Sunday, July 24, 2011

Goodeve Hard Red Spring Wheat

Gerald sent in this picture of our wheat near Kinistino, Saskatchewan,
It is not red (as in the name ) yet ! But when it is mature if the seed is an deep reddish color that will be very good ! A seed has it's full potential when it is born and it has to have good nutrition and water and the right amount of heat and seed depth and little competition from weeds and diseases.... and no frost... to produce a good end result... Sorta like people too isn't it !

This was taken this week !

Wednesday, July 13, 2011

Drought Update in East Africa

Foodgrains Bank Responds to East Africa Drought

After two years of failed rains, 10 million people affected by worst drought in 60 years.

Although images of emaciated children have only recently hit the news, Canadian Foodgrains Bank member agencies are already responding to the severe drought affecting parts of Ethiopia, Kenya, Uganda, and Somalia.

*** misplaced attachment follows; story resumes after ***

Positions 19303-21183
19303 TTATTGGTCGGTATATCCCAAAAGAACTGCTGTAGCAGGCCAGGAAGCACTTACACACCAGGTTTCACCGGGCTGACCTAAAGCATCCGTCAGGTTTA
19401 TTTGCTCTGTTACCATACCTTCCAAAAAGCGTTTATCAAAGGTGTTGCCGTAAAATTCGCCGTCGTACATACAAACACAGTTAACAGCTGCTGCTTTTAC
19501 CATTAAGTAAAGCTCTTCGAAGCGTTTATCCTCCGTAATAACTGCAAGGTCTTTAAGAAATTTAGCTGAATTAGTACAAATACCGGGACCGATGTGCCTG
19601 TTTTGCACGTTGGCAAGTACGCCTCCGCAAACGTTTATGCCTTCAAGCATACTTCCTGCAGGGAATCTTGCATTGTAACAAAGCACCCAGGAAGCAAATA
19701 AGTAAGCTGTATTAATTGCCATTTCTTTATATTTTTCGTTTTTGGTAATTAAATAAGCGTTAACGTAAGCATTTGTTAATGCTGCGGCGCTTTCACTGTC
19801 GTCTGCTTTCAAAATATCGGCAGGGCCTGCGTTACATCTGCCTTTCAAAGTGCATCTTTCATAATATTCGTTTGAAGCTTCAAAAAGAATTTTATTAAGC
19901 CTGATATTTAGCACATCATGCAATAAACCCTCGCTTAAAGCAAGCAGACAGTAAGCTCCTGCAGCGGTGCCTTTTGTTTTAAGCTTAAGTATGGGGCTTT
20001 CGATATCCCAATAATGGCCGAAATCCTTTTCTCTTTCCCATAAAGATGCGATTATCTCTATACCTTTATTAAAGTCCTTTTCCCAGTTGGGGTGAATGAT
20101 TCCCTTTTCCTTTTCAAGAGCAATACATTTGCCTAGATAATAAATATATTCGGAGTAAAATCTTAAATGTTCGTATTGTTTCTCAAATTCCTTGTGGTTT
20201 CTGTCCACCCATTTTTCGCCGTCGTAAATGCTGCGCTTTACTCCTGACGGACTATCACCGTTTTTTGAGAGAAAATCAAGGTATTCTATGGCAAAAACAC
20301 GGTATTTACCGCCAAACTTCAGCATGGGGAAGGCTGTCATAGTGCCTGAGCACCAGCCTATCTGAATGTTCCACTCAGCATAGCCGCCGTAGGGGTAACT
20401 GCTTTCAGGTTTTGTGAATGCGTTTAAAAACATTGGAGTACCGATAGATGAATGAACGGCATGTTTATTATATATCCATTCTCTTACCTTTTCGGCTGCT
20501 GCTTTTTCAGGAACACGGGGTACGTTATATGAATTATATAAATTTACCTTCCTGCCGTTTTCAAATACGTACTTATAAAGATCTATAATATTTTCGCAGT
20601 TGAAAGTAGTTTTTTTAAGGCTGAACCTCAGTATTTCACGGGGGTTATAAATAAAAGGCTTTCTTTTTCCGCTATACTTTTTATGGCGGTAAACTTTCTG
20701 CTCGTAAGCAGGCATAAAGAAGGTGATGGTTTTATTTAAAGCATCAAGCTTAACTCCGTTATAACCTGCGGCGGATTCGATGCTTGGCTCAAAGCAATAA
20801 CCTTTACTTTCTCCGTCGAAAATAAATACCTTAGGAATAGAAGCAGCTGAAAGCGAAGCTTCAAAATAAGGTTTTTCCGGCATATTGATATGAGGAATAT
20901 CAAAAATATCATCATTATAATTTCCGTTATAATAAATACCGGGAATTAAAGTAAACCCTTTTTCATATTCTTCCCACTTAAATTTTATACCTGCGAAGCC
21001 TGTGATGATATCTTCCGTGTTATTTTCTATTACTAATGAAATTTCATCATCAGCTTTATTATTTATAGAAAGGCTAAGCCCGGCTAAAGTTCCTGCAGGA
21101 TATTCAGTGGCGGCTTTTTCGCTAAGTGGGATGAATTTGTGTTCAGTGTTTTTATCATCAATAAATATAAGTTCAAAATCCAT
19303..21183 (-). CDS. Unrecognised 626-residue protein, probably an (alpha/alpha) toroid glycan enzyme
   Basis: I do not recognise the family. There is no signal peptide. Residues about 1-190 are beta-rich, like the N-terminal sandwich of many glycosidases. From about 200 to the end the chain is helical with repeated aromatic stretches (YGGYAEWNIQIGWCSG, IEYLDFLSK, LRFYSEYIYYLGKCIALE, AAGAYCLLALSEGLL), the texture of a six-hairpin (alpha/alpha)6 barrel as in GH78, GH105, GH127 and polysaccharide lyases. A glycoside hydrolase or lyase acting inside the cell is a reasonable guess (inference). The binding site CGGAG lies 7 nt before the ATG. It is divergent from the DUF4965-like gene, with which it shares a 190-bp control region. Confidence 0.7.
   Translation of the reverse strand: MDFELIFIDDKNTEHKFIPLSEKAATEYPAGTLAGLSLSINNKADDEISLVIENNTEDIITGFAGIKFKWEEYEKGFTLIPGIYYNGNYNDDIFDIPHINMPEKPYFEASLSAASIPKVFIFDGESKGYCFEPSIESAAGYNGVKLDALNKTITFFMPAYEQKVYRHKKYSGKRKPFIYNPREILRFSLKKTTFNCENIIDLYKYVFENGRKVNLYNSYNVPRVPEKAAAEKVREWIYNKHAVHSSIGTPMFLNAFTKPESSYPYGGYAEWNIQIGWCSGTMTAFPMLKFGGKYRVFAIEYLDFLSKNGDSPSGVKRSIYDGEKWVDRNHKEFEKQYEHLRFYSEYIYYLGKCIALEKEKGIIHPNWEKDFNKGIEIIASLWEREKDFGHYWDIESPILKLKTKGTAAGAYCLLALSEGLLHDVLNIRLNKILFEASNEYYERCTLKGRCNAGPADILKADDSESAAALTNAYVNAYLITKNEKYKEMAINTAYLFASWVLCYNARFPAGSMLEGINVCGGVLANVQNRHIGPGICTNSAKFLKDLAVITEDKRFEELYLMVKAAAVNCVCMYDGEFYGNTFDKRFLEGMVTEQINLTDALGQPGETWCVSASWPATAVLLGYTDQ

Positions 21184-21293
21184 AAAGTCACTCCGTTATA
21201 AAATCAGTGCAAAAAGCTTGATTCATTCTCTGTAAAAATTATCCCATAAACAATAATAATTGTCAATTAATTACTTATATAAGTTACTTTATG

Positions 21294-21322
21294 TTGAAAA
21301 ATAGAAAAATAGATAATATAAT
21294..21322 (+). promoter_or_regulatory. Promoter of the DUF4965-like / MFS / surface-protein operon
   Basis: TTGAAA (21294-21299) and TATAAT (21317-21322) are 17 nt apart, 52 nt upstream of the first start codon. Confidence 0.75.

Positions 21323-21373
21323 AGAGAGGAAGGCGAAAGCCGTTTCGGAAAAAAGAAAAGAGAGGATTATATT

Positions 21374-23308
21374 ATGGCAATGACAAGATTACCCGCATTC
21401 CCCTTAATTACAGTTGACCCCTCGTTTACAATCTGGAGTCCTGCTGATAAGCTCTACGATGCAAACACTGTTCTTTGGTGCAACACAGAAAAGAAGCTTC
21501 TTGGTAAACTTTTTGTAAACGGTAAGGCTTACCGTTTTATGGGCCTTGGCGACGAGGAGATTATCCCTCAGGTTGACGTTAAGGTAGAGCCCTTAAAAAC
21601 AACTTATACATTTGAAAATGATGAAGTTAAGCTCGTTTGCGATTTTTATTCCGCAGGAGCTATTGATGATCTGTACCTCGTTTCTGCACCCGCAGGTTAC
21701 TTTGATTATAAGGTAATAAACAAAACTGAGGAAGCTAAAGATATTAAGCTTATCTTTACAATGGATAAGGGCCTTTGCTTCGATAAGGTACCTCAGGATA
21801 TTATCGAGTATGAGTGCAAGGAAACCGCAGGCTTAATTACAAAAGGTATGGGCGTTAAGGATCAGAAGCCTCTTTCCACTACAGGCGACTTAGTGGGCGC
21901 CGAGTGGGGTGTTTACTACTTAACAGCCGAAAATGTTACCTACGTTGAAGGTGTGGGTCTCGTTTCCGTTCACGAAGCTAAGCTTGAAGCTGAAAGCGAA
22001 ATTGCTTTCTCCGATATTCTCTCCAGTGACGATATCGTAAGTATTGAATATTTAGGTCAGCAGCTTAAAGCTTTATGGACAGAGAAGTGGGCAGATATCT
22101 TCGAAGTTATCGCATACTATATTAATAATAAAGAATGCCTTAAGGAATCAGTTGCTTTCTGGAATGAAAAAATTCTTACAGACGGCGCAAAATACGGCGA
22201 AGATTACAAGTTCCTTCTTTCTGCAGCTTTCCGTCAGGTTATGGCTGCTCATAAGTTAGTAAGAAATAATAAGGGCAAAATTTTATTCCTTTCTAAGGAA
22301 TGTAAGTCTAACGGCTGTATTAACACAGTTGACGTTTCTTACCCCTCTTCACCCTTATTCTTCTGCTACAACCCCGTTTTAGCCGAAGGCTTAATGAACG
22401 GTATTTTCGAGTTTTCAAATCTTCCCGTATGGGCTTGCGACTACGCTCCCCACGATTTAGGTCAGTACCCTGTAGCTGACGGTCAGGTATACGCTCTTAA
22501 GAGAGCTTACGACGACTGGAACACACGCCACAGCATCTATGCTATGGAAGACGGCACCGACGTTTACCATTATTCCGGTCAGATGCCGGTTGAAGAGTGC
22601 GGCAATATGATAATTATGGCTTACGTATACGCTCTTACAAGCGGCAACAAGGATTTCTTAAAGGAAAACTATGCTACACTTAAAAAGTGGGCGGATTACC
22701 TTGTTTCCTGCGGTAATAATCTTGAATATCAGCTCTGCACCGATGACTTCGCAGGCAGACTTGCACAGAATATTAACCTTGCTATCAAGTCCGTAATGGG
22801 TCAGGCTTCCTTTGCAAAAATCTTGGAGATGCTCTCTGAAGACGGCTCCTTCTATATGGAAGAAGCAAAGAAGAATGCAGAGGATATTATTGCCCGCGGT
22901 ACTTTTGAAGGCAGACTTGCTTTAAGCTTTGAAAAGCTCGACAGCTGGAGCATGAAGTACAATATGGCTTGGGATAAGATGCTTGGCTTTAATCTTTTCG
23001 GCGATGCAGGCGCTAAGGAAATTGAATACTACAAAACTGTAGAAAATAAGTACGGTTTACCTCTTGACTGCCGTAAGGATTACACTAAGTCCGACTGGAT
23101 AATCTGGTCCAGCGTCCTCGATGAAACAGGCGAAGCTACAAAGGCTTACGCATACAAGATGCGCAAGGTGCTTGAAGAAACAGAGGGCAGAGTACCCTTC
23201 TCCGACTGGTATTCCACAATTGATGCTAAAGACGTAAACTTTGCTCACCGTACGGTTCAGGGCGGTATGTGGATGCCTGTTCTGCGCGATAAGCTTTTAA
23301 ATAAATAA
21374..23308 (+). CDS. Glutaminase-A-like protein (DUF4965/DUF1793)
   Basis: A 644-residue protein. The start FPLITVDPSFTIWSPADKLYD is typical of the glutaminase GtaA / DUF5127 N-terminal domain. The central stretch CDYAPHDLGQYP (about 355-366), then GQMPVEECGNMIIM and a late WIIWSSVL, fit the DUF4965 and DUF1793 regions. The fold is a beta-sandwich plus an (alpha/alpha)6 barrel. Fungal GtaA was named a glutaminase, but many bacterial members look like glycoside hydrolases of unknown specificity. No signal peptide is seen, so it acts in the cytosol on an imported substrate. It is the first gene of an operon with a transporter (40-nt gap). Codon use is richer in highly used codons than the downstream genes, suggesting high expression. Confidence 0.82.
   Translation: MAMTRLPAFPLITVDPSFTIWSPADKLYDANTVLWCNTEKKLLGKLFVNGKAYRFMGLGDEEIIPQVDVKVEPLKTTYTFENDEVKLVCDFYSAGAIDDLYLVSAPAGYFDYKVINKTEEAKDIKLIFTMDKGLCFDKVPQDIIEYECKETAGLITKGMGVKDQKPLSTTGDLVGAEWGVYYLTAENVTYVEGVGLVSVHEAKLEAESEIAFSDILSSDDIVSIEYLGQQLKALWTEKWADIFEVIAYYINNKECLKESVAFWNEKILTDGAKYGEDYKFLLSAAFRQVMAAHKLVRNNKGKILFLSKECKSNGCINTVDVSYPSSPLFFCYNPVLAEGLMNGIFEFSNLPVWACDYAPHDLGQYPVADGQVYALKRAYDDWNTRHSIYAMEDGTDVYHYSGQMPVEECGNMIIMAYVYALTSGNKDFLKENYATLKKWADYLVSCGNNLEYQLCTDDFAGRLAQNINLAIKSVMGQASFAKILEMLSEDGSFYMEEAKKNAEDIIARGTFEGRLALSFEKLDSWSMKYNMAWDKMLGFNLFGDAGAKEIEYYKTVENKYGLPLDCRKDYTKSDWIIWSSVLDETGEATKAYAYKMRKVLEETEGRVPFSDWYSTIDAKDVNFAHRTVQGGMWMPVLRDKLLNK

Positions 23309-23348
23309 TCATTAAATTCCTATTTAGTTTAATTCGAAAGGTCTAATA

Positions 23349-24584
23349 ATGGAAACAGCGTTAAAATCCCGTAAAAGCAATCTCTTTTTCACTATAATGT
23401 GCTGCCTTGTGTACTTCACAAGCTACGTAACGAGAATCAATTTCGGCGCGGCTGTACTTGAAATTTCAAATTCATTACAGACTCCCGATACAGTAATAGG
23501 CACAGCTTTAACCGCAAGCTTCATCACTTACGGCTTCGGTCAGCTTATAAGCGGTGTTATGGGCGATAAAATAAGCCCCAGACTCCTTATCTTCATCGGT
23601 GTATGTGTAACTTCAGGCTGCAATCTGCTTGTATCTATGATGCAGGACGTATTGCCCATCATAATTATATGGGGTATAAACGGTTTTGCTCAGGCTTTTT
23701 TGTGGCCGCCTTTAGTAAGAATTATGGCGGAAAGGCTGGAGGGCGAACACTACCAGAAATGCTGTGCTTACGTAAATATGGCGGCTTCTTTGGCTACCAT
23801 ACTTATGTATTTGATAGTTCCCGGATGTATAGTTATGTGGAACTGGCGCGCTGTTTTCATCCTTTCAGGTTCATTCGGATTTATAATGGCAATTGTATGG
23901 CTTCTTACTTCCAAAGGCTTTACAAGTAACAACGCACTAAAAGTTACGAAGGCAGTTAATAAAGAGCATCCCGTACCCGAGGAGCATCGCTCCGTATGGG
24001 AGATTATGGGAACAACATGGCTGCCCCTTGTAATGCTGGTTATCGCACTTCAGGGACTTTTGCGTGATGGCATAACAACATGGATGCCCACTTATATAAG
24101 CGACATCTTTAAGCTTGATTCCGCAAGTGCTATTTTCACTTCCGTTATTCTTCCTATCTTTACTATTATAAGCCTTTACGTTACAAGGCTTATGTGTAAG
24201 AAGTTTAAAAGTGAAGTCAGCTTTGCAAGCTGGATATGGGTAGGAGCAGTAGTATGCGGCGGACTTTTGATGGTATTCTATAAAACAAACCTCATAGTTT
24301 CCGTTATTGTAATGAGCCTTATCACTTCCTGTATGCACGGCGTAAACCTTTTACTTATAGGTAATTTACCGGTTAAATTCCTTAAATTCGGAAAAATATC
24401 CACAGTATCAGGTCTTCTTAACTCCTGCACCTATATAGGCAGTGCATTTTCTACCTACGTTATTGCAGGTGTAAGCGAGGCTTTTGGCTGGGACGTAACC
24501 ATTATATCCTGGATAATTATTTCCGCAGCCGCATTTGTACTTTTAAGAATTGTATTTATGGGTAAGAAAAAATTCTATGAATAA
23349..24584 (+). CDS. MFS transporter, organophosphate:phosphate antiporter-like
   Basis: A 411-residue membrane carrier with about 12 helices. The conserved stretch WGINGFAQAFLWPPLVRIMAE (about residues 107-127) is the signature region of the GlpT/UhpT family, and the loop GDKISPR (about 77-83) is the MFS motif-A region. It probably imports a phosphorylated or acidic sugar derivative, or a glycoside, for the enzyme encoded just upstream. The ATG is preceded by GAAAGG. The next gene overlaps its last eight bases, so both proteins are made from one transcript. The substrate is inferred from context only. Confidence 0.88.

Since May, the Foodgrains Bank, a partnership of 15 churches and church agencies working together to end global hunger, has committed $2.4 million to help over 46,000 people affected by the crisis.

“The Foodgrains Bank has been monitoring the situation over the past months and is already working with people in need,” says Joan Barkman, who directs the Foodgrains Bank International Program.

“We have a strong presence in Ethiopia and Kenya,” she adds, noting that “we are looking for ways to reach even more people.”